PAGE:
This year’s Soundwave festival sees US rock-band Papa Roach make their triumphant return to Australia after a 13 year absence. I spoke with bassist, Tobin Esperance about their latest album F.E.A.R. (Face Everything and Rise), connecting with fans through music, musical influences and what fans can expect from their Aussie shows.
Congrats on the new album F.E.A.R. (Face Everything and Rise). What was the recording process like?
We worked with two new producers and we’re using a lot of recording techniques and technology that we’ve never used. Usually, as a band together, we’re in our own studio and we write songs and jam for like a month or so and get everything together. Then go into the studio and we record it. This time, we just walked in on the first day with no expectations, came up with an idea on the spot, recorded it and wrote it all on the same day. That’s pretty much how we did the rest of the record.
How does the new album differ to your older albums?
This album is just pure and honest representation of where we are as a band. It was recorded early last year and we’ve been through a lot together as a band. Every record, every couple of years, everyone’s in a different place in their heads – spiritually, mentally, physically.
This time, everyone was super clear headed, super focused – a lot of togetherness as a band. I think it shows on the record. We were super excited about making this record – and as much as we were creatively challenged and maybe a little apprehensive and maybe not so confident at times – this record really changed all that for us. Like getting in and making this record has really put us in a good place. We’re super proud of this record.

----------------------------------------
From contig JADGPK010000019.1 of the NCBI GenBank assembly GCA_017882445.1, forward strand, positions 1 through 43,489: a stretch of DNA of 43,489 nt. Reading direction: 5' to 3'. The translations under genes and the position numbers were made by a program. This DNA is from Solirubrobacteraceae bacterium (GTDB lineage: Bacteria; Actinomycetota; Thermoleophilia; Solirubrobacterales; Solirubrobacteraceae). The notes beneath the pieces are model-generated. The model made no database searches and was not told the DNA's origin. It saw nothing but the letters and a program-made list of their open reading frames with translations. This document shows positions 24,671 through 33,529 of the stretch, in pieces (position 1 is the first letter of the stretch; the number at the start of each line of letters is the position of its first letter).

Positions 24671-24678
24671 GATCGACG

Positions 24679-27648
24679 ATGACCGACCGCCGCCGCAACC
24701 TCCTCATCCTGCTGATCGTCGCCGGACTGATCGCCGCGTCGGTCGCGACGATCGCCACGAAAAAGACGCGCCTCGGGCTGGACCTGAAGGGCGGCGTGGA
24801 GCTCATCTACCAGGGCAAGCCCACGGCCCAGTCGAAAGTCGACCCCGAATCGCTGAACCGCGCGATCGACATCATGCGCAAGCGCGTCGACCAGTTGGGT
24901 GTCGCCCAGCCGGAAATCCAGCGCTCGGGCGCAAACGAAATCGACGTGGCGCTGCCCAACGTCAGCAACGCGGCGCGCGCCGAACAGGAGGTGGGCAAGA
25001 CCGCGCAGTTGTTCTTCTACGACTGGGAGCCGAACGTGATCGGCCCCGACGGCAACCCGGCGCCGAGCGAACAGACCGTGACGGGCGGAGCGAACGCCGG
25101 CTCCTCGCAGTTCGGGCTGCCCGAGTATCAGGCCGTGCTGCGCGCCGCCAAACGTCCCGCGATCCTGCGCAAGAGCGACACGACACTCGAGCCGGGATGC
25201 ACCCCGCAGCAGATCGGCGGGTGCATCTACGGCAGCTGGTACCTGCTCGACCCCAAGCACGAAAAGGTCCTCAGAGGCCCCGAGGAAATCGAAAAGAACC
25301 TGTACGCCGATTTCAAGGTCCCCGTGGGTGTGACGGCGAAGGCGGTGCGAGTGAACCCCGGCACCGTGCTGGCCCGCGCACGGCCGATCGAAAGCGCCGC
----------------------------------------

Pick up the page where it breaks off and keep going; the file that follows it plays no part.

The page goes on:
There’s a clear difference from your first album to your latest album. It feels like this album may have the ability to cross over into other genres and be played on a number of different radio stations.
Yeah. Which is great. I’m open to that. For me, personally – and I think I can speak on behalf of the rest of the band – we’re not the type of band that is trying to hold on to any credibility as far as, some people are just so afraid of selling out, crossing over from what the thing that they do or started as. We’re just not like that. If we get a song that is played on the rock radio, wants to play it on the alternative station or wants to be played on the pop station or wants to be played on a fucking hip-hop station, I don’t even care. I’m down. We just want people to listen to our music. We want people to get something from listening to our music. And that’s it. I don’t care how they get it.
Do you have a favourite song from the new album?
I like “Falling Apart” right now. That’s my jam off the new record.
My future brother-in-law is a huge fan of yours. And my sister is going to be walking down the aisle to No Matter What …
Oh, you know what’s crazy is we get that everyday. Every day someone comes up to us and says, ‘Are you going to play No Matter What tonight?’ And we’re like, ‘No. We never play that song.’ We did play it like once or twice live. It’s a different song. It’s hard to get into because it is a slow song. But it is a great song. We might have to try and bring it out and put it into the set sometime eventually because it’s inevitable because people really like that song. It’s a special song for them. It’ll be cool to try and figure out how to put it in the set.
How does it make you feel when people connect to your songs like that?